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Palestinians extend voting hours
The Palestinian election to choose a successor to the late leader Yasser Arafat has been extended by two hours.
Palestinian election officials said polling would now close at 1900 GMT.
They said there were problems with heavy turnout, registration lists and the turning away of hundreds of voters from a polling station in Jerusalem.
The favourite to win is ex-Prime Minister Mahmoud Abbas, who is calling for peace talks and an end to the armed Palestinian uprising.
Voting was said to be brisk in Gaza and the West Bank, but there were problems at a big Israeli-run polling station in East Jerusalem.
The BBC's Paul Wood reported chaotic scenes there.
Voters complained that Israeli officials were not allowing them to vote even though the Palestinian central election commission had properly registered them.
One election monitor said he thought up to 500 voters had been turned away.
Under special voting arrangements for East Jerusalem - which Israel has annexed and sees as its exclusive domain, while international law decrees it to be occupied territory - Palestinians are allowed to vote in Israeli post offices.
Only minor problems were reported elsewhere, although in a polling station in Ramallah in the West Bank, five Palestinian gunmen fired into the air in frustration that some names had been left off lists.
They were persuaded to leave the station.
The BBC News website's Martin Asser says the extension will put pressure on polling station staff, who were already complaining of fatigue after working non-stop for 12 hours.
Earlier, casting his vote at the Ramallah compound where Arafat is buried, Mr Abbas - also known as Abu Mazen - said the vote was taking place in a "marvellous" fashion.
"It is an illustration of how the Palestinian people aspire to democracy," he said.
Opinions polls have given Mr Abbas, leader of the main Fatah party, a clear lead over the pro-democracy activist Mustafa Barghouti, who is standing as an independent, and five other candidates.
But analysts say Mr Abbas would need a strong win - perhaps up to two-thirds of the vote - to go forward with his agenda.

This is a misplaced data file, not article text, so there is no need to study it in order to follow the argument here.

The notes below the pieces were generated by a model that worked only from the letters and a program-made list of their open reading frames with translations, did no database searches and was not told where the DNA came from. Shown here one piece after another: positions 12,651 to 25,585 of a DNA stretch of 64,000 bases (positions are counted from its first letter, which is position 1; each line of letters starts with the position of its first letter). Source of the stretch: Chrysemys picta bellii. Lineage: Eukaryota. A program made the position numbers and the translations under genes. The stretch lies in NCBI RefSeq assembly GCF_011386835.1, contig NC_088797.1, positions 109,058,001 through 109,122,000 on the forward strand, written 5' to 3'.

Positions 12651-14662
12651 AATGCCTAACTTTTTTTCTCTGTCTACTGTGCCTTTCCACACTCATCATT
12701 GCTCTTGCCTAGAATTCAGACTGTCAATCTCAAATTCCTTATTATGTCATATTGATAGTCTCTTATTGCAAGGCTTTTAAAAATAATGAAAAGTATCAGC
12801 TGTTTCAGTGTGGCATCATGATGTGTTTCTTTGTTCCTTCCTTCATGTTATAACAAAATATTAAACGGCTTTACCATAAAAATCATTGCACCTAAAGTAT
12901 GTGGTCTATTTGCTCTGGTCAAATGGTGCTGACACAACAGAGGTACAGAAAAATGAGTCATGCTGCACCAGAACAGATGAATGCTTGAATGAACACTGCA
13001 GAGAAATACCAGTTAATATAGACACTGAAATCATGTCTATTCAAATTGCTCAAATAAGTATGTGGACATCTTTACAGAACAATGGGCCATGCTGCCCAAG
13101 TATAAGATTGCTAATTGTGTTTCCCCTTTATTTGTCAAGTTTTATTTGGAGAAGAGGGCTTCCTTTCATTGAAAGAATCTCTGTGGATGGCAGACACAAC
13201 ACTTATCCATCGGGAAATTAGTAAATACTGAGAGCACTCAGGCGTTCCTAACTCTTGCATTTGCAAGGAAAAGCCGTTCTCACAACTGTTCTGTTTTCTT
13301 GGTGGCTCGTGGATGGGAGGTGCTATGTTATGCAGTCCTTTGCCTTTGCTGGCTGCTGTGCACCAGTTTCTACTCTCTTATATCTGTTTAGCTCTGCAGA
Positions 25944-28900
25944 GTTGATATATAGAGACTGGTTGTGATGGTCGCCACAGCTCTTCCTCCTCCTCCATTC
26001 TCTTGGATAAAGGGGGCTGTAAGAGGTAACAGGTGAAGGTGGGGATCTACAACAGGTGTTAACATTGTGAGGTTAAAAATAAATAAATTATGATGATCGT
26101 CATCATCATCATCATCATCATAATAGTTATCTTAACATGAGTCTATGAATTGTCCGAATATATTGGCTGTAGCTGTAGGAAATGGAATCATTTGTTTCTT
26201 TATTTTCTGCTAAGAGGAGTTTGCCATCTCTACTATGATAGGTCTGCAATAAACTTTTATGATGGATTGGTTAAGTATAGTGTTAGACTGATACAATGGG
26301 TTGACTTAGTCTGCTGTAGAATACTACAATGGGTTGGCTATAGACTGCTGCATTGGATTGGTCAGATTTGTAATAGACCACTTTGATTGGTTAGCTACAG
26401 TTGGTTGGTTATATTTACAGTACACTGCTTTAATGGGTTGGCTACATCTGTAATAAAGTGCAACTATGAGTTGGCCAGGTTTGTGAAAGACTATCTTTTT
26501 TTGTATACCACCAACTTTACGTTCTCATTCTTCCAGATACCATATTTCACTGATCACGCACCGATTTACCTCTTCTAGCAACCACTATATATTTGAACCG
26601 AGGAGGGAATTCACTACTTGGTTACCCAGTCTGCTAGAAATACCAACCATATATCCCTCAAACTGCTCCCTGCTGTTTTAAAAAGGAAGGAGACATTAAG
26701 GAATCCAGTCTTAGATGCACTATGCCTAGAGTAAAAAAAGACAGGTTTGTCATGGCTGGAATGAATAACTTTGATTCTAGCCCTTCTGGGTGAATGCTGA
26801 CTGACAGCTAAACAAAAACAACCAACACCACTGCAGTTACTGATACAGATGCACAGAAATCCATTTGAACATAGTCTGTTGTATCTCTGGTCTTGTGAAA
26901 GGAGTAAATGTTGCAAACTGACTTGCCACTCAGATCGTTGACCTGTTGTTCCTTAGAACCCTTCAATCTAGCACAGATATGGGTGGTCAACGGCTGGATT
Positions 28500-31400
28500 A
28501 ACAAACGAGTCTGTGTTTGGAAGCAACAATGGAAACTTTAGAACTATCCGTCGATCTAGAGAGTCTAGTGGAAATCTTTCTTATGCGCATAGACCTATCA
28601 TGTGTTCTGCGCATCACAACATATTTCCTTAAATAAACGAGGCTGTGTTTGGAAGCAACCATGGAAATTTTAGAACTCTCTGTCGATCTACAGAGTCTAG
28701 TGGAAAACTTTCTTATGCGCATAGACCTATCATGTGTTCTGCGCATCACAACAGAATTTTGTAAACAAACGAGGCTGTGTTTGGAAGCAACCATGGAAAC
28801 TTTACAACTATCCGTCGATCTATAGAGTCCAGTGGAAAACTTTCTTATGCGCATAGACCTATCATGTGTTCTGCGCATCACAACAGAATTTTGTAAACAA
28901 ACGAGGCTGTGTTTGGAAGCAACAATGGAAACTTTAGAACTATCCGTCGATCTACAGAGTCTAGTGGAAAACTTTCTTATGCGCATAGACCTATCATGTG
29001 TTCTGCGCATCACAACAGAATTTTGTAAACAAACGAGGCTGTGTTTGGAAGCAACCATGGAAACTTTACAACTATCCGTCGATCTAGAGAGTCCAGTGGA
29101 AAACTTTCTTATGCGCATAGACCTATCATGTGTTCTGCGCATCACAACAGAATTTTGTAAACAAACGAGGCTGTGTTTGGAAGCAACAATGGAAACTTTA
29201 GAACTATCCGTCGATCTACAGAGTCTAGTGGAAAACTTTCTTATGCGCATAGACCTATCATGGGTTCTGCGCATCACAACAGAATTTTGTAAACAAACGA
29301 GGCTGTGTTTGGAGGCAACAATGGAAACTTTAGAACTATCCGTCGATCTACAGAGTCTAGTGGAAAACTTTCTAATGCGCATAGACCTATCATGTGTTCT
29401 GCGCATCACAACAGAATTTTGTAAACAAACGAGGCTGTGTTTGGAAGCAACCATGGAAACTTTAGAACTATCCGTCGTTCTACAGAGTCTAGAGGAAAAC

Palestinian militant group Hamas has called for a boycott of the vote.
However, on Sunday a Hamas spokesman, Sami Abu Zuhri, said: "We will deal with the elected president despite our boycott."
The final result is expected on Monday. About 1.1 million Palestinians have registered to vote in their first presidential election since 1996.
Israel says it has done what it can to ease travel restrictions for the vote, including removing a number of temporary roadblocks. But some Palestinians say they have not gone far enough.
An Israeli military source said: "If there were any delays they were because of intelligence alerts. We told the Palestinians we reserved the right to act on alerts."
The former French Prime Minister Michel Rocard, the head of the European Union's monitoring mission, said he had seen no serious problems at checkpoints.
The death of Arafat in a Paris hospital in November has raised hopes for new peace talks between the Palestinians and Israelis.
Israeli Prime Minister Ariel Sharon had refused to do business with Arafat.
As Palestinians went to the polls, Israel's Labour Party leader Shimon Peres, who is entering a new coalition government with Mr Sharon, told the BBC he thought "very highly" of Mr Abbas.
Speaking on the BBC's Breakfast with Frost programme, he described Mr Abbas as a "serious man" and a "tough negotiator".
Mr Abbas has said he will ask current Prime Minister Ahmed Qurei to form a new government if he wins the election.